Noodles are a form of staple food very popular among the Chinese. They can be made either by hand or by machine and, by the way they are made, are divided into “cut noodles” or “dried noodles”. Made in whatever way, they may be of different widths, varying from ribbons to threads. As a prepared dish, they can be served warm or cold, dressed with spicy oil or not, eaten with fried bean sauce, pork or chicken sauce, duck chops, soup of any concoction and so on.
There is also a variety of “instant noodles”, which are precooked, dried and commercially packed. Before eating, all one has to do is to soak them in hot, boiled water for a few minutes. They are very handy for a quick lunch in the office of on a journey. But this Japanese invention is considered not healthy and lots of nutritionists really object to this.
As noodles are always in the form of long strings, they are symbolic of longevity and are therefore indispensable at Chinese birthday parties.
Two types of noodles stand out among the rest and require professional skill. The “hand-pulled noodles” are probably unique to China and can be made only by a trained cook. He prepares the paste by stretching it in his hands and, holding it stretched and shaking it gently up and down four or five times, drops down the middle of the long paste and twists it. He repeats the stretching, shaking and twisting many times until he feels the paste is firm enough. Then, on a work board he starts pulling the paste with his arms stretched. He folds the thick string of paste into two, pulling again. This he repeats many times over and over till the strings of paste become longer, more numerous, thinner and thinner, and finally turning into very fine noodles. The whole process of making “hand-pulled noodles” is done with such magical dexterity and to watch an experienced cook doing such is just like to watch a juggler’s show.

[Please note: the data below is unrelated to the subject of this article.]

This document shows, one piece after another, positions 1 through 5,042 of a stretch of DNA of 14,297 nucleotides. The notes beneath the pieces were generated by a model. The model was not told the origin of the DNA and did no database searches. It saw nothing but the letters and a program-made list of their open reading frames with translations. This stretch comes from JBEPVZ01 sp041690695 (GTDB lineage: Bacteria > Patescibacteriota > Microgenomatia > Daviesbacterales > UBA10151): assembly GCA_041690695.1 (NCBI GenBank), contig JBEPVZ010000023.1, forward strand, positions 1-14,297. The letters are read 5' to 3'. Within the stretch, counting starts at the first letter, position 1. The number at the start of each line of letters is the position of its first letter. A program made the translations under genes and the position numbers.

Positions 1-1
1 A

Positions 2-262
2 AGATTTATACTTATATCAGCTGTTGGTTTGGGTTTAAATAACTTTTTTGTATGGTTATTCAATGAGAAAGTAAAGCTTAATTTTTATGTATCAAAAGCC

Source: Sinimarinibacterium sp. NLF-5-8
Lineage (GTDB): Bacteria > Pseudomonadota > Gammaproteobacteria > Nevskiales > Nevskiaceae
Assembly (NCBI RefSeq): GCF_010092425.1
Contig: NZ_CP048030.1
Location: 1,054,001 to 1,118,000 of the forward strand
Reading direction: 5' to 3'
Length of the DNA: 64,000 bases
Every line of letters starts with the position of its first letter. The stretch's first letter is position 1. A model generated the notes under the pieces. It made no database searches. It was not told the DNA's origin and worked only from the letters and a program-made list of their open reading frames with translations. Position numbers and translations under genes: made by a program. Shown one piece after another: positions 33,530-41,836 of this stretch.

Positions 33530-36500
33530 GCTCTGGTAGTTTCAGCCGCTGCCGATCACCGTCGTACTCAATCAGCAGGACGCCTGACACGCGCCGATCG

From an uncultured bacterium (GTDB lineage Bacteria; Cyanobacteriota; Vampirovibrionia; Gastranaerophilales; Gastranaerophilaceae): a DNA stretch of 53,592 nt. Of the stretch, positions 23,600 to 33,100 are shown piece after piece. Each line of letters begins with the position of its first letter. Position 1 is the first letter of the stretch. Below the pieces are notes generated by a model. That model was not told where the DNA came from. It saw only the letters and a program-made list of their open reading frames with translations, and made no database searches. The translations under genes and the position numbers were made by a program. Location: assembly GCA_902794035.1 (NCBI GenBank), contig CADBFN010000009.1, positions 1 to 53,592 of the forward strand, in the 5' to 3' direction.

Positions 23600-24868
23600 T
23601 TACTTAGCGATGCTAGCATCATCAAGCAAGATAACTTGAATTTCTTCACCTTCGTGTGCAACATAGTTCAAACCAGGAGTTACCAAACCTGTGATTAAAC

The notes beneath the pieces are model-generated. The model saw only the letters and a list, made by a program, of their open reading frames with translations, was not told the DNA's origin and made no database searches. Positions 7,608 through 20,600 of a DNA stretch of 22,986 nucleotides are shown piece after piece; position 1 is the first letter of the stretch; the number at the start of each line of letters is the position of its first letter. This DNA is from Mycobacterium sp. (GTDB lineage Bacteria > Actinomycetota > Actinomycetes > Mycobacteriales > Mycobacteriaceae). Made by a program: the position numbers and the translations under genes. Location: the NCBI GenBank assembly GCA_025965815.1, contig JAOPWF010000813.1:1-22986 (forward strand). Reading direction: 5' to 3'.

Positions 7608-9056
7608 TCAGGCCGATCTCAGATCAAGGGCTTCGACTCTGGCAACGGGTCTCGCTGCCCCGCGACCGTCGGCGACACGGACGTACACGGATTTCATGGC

Another speciality that one cannot make at home is longxumian (dragon beard noodles). Commercially they are available fried, so they are golden in colour, crisp to the bite and with a distinctive flavour. “Dragon beards” are also hand-pulled but are made extraordinarily fine. It has been calculated that a piece of paste prepared with 1.5 kilogrammes of wheat flour can make 144,000 hair-thin noodles, each 0.17 metre long, which means a total length of 2 kilometres.
At the beginning “dragon beards” were simply called “beards”, but since they caught the fancy of an emperor and as the dragon was the symbol of all emperors, they have come to be known as “dragon beards”.